This research monograph presents basic foundational aspects for a theory of statistics with fuzzy data, together with a set of practical applications. Fuzzy data are modeled as observations from random fuzzy sets. Theories of fuzzy logic and of random closed sets are used as basic ingredients in building statistical concepts and procedures in the context of imprecise data, including coarse data analysis. The monograph also aims at motivating statisticians to look at fuzzy statistics to enlarge the domain of applicability of statistics in general. Hung T. Nguyen is a professor of Mathematical Sciences at New Mexico State University, USA. Berlin Wu is a professor of Mathematical Sciences at National Chengchi University, Taipei, Taiwan.
This monograph aims at laying down a rigorous framework for statistical analysis of fuzzy data. By fuzzy data we mean imprecise data which are recorded linguistically, i.e. expressed in some natural language as opposed to precise numerical measurements. Clearly, this type of data is more complex and general than set-valued observations (in, say, coarse data) which generalize data in statistical multivariate analysis.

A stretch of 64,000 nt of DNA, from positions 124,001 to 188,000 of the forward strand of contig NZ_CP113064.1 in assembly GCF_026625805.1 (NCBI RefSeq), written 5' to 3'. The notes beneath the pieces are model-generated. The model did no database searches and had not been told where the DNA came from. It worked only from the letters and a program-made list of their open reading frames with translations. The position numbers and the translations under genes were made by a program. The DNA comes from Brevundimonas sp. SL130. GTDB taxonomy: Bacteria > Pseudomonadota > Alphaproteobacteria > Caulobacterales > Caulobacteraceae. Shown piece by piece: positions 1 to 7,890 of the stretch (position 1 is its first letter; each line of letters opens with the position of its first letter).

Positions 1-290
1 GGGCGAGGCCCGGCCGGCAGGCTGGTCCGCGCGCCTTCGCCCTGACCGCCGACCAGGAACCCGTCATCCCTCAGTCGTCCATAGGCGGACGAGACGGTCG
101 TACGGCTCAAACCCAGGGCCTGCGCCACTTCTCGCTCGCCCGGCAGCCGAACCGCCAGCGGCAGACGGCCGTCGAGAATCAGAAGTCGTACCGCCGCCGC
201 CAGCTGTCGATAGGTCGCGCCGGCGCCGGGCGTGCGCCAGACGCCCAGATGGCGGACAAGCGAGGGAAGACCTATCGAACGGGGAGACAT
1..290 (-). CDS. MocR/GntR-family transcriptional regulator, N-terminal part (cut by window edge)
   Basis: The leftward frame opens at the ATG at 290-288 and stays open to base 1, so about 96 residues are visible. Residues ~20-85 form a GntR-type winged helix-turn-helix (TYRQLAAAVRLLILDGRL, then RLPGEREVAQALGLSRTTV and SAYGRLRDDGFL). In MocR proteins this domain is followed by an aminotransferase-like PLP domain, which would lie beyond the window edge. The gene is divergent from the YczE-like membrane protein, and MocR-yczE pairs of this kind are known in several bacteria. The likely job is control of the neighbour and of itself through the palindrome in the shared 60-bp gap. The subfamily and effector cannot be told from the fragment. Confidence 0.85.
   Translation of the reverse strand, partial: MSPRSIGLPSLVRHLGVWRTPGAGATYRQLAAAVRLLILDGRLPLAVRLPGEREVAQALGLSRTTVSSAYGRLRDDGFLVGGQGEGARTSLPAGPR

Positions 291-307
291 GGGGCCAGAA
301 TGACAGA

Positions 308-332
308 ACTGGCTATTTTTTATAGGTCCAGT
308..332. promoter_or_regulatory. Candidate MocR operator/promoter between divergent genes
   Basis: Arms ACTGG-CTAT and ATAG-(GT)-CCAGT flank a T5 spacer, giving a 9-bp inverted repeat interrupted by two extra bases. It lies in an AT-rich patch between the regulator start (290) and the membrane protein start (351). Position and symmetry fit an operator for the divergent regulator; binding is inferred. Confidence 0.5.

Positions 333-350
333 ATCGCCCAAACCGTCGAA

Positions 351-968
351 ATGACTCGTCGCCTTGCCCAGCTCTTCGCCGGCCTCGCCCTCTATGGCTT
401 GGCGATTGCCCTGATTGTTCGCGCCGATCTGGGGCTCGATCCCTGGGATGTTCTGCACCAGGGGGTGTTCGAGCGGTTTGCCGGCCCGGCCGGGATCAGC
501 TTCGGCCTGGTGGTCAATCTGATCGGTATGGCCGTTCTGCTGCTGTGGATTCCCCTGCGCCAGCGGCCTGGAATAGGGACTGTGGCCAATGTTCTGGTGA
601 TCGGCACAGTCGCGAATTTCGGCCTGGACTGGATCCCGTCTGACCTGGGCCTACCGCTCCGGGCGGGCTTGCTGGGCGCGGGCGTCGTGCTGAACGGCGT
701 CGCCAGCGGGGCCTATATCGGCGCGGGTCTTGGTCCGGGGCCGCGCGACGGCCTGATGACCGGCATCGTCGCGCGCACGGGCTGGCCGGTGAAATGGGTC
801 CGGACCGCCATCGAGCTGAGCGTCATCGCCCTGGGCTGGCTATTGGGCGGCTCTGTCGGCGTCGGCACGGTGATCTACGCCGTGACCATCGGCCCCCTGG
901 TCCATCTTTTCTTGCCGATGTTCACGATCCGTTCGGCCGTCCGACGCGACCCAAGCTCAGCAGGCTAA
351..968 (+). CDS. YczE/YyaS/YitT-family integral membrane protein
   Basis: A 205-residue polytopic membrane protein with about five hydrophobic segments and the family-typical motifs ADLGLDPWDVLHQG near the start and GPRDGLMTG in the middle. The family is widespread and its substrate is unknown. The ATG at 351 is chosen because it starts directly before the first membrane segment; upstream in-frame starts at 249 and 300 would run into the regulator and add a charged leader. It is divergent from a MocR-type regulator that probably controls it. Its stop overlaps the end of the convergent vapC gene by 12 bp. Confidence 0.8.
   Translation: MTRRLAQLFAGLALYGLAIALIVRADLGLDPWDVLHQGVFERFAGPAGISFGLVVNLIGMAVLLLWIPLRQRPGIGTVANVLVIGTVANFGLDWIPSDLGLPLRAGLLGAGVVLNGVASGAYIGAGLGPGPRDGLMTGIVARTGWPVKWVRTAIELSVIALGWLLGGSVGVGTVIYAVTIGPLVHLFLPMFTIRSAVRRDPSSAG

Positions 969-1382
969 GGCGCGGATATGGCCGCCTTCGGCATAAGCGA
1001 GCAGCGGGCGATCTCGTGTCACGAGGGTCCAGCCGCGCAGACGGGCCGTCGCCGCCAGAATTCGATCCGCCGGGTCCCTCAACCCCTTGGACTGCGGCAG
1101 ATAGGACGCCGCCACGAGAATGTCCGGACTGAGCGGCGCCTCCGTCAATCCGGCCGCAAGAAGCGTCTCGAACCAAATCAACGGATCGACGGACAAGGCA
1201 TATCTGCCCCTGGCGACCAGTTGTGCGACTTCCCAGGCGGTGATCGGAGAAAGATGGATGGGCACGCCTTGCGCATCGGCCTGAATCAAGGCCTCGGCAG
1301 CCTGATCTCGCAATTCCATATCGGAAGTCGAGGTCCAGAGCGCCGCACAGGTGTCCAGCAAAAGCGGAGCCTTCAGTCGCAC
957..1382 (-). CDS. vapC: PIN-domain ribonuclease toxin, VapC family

Fuzzy data need to be modeled mathematically before they can be subject to analysis. In this monograph, we will model fuzzy data as fuzzy sets in the sense of Zadeh. Postulating that those data are generated by random mechanisms, we will proceed to formulate the basic concept of random fuzzy sets as bona fide random elements in appropriate metric spaces. With this mathematical model for populations, we are entirely in the framework of standard statistical analysis. With this goal, this monograph is in fact more oriented towards probabilistic foundations than statistical procedures. We formulate, however, basic problems in statistics such as estimation, testing and prediction. We will also illustrate statistical methods for analyzing fuzzy data through some studies.